Who Are We?
Start counting... we're roughly 8 out of every 1,000 people (or 1 out of every 125, if you want a number you can get your head around.) We represent both genders and we are all ages. A million of us are adults, and about 800,000 of us are children.
We've made it through surgeries, hospital stays, infections, Endocarditis (infection of the heart), pacemakers, and heaven know what else. We've given gallons of blood, one vial at a time. We've fought back against tremendous odds. We've been so sick that we've scared the world's best doctors witless... and then amazed them even more when we've fought back.
We've celebrated our victories and we've mourned our losses. We know that most of those who came before us died, including 14 of the first 70 to have the Blalock-Taussig Shunt. We know that most of us shouldn't even be here and so we live every moment as if it is our last - because it could be.
We're Cardiac Kids and Heart Warriors. We have an amazing inner strength, but we are terribly fragile at the same time. We refer to our parents as Heart Dad and Heart Mom, and we use those titles as Badges of Honor. Why? Because they DESERVE them! They were the first ones to discover that a heart defect doesn't just break one heart, it breaks three.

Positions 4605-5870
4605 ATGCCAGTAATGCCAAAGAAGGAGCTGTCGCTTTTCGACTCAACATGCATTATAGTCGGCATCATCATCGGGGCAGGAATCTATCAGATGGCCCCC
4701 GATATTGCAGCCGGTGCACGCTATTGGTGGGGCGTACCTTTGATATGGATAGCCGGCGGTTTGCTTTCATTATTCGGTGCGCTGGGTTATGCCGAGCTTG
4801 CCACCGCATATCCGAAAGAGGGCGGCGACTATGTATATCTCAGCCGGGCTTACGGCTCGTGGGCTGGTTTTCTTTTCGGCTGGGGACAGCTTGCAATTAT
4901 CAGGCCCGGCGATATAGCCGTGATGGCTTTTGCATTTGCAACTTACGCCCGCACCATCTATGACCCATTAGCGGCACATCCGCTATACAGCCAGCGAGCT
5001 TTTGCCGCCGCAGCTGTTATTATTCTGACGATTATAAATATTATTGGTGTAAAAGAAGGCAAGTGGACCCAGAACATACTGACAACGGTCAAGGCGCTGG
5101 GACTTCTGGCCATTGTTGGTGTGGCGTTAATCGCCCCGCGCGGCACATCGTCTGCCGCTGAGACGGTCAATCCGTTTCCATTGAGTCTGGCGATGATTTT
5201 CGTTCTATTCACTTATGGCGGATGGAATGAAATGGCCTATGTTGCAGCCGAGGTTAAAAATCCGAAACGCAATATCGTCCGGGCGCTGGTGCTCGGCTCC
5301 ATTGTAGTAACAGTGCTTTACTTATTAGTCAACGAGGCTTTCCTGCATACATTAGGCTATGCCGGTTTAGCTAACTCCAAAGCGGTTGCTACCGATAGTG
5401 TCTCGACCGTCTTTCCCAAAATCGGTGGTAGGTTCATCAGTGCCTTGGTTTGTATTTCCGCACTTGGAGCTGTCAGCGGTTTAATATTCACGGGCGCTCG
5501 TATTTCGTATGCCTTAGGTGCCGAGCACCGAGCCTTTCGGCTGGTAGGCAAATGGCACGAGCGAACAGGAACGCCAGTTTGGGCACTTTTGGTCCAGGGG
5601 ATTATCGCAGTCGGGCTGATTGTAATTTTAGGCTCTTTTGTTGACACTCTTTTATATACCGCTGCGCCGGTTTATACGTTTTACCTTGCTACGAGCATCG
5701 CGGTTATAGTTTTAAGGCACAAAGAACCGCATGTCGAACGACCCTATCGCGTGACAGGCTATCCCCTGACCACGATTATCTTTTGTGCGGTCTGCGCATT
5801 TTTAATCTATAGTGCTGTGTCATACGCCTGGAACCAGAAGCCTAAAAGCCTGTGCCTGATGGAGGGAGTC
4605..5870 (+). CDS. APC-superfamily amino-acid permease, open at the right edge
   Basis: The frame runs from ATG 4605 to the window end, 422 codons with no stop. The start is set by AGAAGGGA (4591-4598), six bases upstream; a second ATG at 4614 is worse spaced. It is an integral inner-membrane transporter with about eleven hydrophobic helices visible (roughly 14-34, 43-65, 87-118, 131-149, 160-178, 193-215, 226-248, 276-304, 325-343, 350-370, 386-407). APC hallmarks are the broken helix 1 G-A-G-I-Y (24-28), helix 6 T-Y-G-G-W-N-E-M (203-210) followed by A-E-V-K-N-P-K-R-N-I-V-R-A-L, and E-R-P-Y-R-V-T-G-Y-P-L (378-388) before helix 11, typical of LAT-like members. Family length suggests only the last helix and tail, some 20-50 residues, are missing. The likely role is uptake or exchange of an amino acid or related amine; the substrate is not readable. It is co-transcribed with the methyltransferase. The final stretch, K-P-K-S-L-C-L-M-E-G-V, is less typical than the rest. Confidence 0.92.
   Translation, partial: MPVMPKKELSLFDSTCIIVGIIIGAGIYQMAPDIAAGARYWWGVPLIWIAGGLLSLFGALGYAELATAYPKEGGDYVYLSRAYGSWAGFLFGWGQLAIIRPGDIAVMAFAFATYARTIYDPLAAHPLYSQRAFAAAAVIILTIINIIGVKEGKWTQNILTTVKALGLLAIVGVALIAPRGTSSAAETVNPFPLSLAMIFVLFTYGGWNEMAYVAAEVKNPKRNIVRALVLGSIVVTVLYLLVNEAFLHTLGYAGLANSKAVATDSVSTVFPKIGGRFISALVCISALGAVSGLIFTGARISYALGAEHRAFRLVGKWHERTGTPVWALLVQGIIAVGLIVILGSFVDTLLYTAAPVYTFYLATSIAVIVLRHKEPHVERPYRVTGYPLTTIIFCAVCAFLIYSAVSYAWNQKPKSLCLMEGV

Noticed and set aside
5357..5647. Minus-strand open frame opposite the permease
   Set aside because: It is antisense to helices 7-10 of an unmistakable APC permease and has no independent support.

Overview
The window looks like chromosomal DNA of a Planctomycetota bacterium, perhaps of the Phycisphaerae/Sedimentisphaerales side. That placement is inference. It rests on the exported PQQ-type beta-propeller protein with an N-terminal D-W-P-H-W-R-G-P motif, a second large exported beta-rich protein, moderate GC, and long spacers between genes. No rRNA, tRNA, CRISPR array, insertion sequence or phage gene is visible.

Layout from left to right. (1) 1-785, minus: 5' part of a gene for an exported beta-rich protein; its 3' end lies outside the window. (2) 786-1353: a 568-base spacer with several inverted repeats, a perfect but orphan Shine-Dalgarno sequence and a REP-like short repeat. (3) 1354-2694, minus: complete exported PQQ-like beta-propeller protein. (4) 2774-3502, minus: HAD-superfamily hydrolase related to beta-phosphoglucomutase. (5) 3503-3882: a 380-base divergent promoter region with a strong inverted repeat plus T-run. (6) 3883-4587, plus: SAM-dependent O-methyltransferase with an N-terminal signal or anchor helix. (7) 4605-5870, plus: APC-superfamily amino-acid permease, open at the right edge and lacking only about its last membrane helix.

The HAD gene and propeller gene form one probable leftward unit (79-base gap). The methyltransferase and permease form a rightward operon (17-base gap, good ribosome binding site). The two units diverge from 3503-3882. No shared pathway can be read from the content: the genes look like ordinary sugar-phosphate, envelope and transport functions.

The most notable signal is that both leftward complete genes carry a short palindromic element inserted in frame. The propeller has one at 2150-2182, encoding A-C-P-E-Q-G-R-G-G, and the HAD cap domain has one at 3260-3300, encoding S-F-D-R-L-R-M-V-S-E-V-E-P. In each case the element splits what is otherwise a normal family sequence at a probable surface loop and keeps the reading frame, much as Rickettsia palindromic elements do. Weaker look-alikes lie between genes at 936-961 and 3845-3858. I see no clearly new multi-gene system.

We work, we play, we pay our taxes and we live our lives. We're in your community, in your church, in your school, in your office, and quite possibly in your home. We move a little slower, do some things a little differently, but we usually get along without causing a fuss.
We are people living with Congenital Heart Defects.
42 year old male with Tricuspid Atresia
TORONTO – Congenital heart defects (CHD) are the most common birth defect affecting one in 100 children worldwide. The cause of heart defects is understood in only about 20 per cent of cases, but the other 80 per cent remain unknown. In a novel study led by The Hospital for Sick Children (SickKids), researchers offer insight into the cause of a subtype of congenital heart defects called a...
on Saturday, April 5, 2014
How do you mend a broken heart? You’re operating on a heart and it’s got a tear in it. How do you seal it?
Sutures? Staples? These are the traditional answers, but they aren’t good ones. Both involve piercing tissue and creating holes, which is bad news for an organ that’s constantly moving, and vigorously pumping blood. Holes lead to clots. They also bleed.
on Monday, January 27, 2014
As the cohort of survivors with the single-ventricle type of congenital heart disease grows, it becomes increasingly evident that the state of chronically elevated venous pressure and decreased cardiac output inherent in the Fontan circulation provides the substrate for a progressive decline in functional status. One organ at great risk is the liver. Wedged ...
on Wednesday, January 1, 2014